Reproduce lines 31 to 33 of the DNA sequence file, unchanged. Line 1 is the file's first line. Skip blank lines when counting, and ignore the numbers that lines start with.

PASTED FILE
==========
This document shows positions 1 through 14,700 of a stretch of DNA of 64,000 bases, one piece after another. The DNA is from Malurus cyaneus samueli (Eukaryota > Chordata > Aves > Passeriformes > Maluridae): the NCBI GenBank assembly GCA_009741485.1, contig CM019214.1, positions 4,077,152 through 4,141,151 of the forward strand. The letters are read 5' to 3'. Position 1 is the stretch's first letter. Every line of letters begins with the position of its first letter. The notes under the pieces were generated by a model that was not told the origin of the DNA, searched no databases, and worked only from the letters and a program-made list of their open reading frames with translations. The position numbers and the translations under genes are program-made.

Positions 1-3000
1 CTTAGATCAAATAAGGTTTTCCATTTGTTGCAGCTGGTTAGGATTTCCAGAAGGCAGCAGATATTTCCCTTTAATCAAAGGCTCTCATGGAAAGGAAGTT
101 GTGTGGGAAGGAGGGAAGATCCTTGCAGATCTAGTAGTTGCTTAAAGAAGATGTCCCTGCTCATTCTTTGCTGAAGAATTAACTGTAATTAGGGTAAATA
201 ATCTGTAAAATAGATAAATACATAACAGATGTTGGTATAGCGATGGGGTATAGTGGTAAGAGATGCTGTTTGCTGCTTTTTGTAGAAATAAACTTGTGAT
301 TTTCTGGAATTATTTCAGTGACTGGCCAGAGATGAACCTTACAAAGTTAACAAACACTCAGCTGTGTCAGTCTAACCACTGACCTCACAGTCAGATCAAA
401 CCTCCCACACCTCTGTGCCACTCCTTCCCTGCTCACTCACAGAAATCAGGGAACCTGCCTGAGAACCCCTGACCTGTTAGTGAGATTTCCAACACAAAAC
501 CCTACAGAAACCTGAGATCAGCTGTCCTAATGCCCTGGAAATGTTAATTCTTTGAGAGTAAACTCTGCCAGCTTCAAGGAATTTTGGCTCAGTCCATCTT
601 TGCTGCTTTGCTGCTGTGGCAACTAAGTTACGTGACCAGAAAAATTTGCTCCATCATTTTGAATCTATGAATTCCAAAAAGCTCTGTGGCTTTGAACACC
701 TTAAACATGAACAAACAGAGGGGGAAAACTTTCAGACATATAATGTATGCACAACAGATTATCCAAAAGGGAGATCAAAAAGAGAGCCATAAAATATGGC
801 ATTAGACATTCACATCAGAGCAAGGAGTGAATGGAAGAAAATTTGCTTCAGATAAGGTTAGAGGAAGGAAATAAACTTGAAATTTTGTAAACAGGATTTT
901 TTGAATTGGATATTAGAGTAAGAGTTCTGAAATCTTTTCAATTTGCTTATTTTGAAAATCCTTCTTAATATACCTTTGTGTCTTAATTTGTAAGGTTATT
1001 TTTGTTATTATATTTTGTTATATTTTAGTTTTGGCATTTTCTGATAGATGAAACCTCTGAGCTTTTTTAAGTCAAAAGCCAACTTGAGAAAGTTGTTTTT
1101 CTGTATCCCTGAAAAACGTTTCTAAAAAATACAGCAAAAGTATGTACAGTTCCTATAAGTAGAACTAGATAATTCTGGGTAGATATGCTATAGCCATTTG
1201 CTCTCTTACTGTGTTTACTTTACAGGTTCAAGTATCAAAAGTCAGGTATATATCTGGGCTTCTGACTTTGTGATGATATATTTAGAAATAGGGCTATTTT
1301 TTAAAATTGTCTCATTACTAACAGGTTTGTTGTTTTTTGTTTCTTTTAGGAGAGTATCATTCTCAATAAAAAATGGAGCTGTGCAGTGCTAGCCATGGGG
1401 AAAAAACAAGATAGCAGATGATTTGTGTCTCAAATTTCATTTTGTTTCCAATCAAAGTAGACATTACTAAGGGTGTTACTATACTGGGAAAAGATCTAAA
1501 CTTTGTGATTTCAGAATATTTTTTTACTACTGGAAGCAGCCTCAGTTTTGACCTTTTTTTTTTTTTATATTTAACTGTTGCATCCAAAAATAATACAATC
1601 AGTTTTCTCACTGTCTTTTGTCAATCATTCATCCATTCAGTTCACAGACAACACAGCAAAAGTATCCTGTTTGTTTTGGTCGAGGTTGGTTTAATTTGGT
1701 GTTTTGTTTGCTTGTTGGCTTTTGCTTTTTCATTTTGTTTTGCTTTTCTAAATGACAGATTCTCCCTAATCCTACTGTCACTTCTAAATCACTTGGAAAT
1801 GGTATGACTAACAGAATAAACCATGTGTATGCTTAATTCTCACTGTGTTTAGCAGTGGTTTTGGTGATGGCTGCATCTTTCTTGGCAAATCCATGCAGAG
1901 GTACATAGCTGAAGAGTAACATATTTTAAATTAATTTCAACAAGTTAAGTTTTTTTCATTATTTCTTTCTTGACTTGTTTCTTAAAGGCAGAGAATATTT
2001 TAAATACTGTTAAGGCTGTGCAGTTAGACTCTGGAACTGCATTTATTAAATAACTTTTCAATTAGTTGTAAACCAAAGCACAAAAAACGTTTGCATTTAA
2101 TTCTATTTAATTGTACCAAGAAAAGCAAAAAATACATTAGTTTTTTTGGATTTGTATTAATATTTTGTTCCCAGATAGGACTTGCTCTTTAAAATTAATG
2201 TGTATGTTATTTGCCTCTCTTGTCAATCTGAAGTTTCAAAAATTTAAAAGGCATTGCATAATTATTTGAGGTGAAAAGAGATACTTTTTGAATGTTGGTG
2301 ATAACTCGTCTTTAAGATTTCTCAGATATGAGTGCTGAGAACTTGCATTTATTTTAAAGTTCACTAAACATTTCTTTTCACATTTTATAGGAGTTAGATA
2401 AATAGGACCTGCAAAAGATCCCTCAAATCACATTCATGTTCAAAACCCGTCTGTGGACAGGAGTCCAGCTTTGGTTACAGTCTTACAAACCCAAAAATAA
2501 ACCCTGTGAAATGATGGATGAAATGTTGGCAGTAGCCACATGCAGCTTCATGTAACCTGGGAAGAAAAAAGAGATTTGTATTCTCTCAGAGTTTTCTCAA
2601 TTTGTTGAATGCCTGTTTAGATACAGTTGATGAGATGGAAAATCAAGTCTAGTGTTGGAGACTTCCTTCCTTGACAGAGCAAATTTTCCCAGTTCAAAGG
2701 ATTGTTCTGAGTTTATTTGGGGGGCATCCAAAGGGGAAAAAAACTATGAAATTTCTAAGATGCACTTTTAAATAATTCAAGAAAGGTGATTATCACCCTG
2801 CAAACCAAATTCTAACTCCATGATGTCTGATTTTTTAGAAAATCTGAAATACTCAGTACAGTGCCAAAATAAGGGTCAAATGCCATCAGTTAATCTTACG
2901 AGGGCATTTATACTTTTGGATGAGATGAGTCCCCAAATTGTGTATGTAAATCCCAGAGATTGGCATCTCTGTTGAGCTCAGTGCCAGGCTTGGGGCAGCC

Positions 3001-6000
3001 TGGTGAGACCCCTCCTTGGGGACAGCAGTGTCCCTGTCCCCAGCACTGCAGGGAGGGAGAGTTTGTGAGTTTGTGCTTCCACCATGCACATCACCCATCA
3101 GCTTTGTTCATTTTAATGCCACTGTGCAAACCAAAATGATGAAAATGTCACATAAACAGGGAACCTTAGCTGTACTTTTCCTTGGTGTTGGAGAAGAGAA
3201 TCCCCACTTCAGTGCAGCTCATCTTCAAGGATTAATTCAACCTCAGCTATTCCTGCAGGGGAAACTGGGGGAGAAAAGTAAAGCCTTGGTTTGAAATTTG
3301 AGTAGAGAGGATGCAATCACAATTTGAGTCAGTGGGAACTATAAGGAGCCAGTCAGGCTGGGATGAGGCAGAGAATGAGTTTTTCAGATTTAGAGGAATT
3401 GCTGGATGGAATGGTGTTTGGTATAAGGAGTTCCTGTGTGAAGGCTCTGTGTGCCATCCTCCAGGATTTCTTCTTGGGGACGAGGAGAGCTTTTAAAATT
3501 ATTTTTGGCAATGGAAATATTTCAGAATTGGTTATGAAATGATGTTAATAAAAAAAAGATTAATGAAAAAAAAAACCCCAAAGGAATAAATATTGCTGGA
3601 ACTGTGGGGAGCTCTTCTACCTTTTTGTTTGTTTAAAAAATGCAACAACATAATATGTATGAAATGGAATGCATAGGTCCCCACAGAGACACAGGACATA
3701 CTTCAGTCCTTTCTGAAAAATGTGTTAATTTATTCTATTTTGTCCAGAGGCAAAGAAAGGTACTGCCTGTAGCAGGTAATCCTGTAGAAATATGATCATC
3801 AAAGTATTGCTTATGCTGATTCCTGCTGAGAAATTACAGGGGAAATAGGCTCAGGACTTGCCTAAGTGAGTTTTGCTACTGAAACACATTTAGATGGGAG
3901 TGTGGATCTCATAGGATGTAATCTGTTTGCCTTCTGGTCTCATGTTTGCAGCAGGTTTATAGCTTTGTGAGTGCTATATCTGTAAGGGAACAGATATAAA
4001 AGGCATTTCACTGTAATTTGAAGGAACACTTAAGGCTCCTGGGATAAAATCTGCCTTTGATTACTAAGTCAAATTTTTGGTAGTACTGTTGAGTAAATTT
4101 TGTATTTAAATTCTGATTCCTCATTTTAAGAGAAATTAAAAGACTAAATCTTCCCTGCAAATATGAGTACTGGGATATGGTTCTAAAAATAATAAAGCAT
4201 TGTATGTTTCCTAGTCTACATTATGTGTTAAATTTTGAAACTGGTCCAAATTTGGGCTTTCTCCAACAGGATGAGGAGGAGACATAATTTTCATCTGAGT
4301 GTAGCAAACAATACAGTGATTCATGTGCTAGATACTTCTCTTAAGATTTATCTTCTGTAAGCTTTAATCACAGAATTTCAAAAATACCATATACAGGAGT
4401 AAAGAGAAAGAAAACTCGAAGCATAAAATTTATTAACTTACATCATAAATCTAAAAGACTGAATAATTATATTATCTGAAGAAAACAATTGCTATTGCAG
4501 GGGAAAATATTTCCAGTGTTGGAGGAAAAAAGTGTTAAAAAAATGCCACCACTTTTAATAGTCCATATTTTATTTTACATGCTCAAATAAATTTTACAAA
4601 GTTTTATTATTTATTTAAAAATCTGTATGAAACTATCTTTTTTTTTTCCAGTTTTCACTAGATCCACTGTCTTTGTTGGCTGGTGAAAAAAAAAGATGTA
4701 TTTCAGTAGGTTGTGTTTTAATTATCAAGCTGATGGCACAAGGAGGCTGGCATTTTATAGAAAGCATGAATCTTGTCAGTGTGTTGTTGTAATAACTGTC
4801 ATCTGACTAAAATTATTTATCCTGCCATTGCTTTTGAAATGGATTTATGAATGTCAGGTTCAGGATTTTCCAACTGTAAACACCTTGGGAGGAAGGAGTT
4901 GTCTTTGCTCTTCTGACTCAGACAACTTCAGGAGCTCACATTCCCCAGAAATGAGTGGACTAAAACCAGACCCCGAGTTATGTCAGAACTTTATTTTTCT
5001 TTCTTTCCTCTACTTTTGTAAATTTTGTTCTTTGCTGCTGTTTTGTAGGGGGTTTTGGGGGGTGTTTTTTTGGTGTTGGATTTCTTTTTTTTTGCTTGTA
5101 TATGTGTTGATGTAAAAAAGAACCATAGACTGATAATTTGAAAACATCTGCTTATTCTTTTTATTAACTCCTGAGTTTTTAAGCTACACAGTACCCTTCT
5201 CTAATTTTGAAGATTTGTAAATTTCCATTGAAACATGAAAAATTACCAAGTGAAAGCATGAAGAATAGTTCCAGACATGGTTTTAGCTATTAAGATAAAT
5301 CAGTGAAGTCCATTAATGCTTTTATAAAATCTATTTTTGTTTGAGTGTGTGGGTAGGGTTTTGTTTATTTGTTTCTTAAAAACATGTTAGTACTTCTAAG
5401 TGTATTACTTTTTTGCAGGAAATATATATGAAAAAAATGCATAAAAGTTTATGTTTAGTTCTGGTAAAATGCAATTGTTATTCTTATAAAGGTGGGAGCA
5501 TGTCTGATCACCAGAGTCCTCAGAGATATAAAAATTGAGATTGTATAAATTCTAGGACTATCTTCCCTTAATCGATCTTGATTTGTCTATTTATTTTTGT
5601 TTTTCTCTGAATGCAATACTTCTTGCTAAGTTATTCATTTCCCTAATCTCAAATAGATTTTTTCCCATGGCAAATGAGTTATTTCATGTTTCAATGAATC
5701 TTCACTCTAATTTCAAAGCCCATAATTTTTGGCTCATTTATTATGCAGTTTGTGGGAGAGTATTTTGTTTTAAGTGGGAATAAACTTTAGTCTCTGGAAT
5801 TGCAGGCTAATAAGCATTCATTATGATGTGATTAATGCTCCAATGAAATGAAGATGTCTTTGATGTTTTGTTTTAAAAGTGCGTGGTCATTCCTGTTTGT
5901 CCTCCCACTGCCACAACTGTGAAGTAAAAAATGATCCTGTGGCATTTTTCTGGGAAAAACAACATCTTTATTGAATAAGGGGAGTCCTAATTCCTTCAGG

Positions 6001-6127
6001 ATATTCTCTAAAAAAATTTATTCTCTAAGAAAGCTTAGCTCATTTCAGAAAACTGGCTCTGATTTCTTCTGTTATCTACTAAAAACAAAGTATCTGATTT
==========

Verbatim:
2801 CAAACCAAATTCTAACTCCATGATGTCTGATTTTTTAGAAAATCTGAAATACTCAGTACAGTGCCAAAATAAGGGTCAAATGCCATCAGTTAATCTTACG
2901 AGGGCATTTATACTTTTGGATGAGATGAGTCCCCAAATTGTGTATGTAAATCCCAGAGATTGGCATCTCTGTTGAGCTCAGTGCCAGGCTTGGGGCAGCC

Positions 3001-6000